I think the problem with things like dyslexia and dyspraxia is they can be brushed aside. The word “only” is often attached to them, as if it not frustrating to want to draw a picture but have to stop because your hand won’t let you. As if a calf cramp from walking out your front door is just one of those things. As if forgetting how to spell your own name is something you can brush off.
While there are so many conditions so much more profound and so much more difficult to live with, here’s my shout into the void about what it’s like being a dyslexic and a dyspraxic kid growing up and facing college.
As a baby, I never learned to crawl. As my family so affectionately put it, I bum shuffled along the ground until one day I decided to walk.
When I was seven years old, I couldn’t spell my second name. I couldn’t tie my shoelaces. I couldn’t run as fast as my friends, I couldn’t kick a ball as high.
When I was ten years old, I cried because a boy in my class made fun of the way I spelled soldier. I’m sure I butchered the word.
When I was thirteen, I started to get angry. I started to hate that my body didn’t work like it should. I started to hate that my friends got to run and jump and play in the community games, while I couldn’t run the length of the classroom without getting a cramp.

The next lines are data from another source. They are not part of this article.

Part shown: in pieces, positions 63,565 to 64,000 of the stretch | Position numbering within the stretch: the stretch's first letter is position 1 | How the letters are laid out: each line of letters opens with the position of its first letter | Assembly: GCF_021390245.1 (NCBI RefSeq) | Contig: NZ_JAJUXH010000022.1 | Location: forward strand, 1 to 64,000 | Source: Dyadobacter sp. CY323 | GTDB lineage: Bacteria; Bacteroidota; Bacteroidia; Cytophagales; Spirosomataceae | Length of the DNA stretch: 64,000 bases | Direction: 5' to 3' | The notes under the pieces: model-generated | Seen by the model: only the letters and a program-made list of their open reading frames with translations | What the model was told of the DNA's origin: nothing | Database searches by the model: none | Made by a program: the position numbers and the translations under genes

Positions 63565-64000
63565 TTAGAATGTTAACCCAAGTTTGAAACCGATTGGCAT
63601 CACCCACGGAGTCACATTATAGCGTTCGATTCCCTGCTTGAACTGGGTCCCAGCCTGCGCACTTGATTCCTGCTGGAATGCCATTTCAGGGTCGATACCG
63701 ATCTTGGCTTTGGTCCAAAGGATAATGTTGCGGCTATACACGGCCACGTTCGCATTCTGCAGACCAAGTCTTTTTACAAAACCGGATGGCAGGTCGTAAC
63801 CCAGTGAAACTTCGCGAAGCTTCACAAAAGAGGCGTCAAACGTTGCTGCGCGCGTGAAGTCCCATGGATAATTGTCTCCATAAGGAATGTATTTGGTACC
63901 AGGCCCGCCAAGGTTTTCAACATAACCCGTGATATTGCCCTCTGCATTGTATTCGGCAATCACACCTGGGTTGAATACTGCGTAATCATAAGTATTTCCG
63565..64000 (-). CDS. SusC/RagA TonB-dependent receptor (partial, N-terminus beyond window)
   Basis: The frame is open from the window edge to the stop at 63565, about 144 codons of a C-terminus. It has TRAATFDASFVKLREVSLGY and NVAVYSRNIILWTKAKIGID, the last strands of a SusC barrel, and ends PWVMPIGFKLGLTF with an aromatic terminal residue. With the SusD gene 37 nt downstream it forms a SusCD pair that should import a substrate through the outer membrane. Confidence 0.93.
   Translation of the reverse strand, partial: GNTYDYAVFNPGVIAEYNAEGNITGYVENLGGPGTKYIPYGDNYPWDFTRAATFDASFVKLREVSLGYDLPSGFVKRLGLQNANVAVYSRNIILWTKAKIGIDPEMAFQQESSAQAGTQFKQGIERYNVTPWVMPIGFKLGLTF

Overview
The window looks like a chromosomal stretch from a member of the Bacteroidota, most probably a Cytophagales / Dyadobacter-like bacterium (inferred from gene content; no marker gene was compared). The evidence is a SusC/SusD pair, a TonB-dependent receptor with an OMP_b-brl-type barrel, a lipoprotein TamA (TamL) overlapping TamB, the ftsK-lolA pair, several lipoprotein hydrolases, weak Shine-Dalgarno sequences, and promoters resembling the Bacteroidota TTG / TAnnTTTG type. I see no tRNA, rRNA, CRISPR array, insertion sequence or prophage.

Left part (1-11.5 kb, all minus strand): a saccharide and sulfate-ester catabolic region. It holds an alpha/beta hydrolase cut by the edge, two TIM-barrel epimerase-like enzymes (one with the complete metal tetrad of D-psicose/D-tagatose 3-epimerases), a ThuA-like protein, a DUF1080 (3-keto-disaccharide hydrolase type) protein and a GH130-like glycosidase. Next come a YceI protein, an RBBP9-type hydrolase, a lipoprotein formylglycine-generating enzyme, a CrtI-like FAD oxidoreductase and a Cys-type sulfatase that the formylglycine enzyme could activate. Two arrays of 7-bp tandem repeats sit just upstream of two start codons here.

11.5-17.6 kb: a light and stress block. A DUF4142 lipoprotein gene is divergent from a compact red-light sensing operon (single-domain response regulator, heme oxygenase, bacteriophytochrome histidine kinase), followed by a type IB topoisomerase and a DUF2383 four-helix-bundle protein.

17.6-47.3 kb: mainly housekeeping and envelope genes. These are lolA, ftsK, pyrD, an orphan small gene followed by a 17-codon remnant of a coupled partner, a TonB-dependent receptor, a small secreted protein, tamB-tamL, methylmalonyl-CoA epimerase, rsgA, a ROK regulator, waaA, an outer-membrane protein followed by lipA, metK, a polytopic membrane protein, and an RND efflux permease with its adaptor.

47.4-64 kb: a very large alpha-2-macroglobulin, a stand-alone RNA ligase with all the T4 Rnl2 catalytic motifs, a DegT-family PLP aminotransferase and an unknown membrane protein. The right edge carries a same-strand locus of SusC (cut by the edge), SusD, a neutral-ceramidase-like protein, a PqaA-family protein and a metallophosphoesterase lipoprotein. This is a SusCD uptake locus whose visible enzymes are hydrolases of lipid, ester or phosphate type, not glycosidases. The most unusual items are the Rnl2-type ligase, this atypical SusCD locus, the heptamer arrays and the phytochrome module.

When I was fourteen, I was diagnosed with dyslexia and dyspraxia. Microsoft Word is telling me to correct dyspraxia, that it is not a word. That’s how much information there is about the condition.
I started going to these meetings, where kids where told about the condition and asked to talk about their experiences. I was surrounded by people who were angry, or indifferent. I decided that I was going to be neither.
When I was fifteen, a close family friend went on holiday to Spain. Her balcony collapsed from underneath her. She’s in a wheelchair now. This same lady once said that there is nothing in this life that can be worse. She still believes that.
When I was seventeen, I was in all honours classes, except for one. My teacher couldn’t understand that I knew the formulas and how to solve an equation. It wasn’t my fault the numbers wouldn’t stay still.
When I was eighteen, I was accepted into college, 100 points clear for the course I wanted. I went to my first lecture and my hand cramped. I recorded it on my phone. I finished that module with a 68.
I had my first college exam and got mixed up with all the numbers I had to put on the front of the booklet. I got an invigilator to sort me out. I passed that first year. There is no shame in looking for help.
When I was nineteen, I got shortlisted for an internship with the Irish Independent.
I’m twenty. I am twenty years old and one year clear of graduating university. I am twenty and I am a dyslexic writer. I am twenty and guess what? I still can’t tie my shoelaces.